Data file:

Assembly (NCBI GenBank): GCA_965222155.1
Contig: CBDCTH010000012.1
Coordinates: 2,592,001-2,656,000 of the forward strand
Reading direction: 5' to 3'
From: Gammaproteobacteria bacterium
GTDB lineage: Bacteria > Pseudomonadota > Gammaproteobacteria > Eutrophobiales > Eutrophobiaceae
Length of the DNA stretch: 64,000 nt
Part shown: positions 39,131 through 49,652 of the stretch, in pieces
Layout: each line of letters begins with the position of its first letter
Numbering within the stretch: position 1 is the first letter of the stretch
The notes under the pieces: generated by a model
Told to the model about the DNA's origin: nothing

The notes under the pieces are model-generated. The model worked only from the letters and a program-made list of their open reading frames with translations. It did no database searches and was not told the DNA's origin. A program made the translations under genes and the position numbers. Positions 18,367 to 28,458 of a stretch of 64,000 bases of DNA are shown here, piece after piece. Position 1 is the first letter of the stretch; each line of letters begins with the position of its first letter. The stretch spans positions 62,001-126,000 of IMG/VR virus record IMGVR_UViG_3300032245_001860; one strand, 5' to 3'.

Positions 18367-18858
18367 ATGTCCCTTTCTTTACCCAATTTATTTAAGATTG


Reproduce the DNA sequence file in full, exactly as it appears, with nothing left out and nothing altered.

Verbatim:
Assembly (NCBI GenBank): GCA_965222155.1
Contig: CBDCTH010000012.1
Coordinates: 2,592,001-2,656,000 of the forward strand
Reading direction: 5' to 3'
From: Gammaproteobacteria bacterium
GTDB lineage: Bacteria > Pseudomonadota > Gammaproteobacteria > Eutrophobiales > Eutrophobiaceae
Length of the DNA stretch: 64,000 nt
Part shown: positions 39,131 through 49,652 of the stretch, in pieces
Layout: each line of letters begins with the position of its first letter
Numbering within the stretch: position 1 is the first letter of the stretch
The notes under the pieces: generated by a model
Told to the model about the DNA's origin: nothing

The notes under the pieces are model-generated. The model worked only from the letters and a program-made list of their open reading frames with translations. It did no database searches and was not told the DNA's origin. A program made the translations under genes and the position numbers. Positions 18,367 to 28,458 of a stretch of 64,000 bases of DNA are shown here, piece after piece. Position 1 is the first letter of the stretch; each line of letters begins with the position of its first letter. The stretch spans positions 62,001-126,000 of IMG/VR virus record IMGVR_UViG_3300032245_001860; one strand, 5' to 3'.

Positions 18367-18858
18367 ATGTCCCTTTCTTTACCCAATTTATTTAAGATTG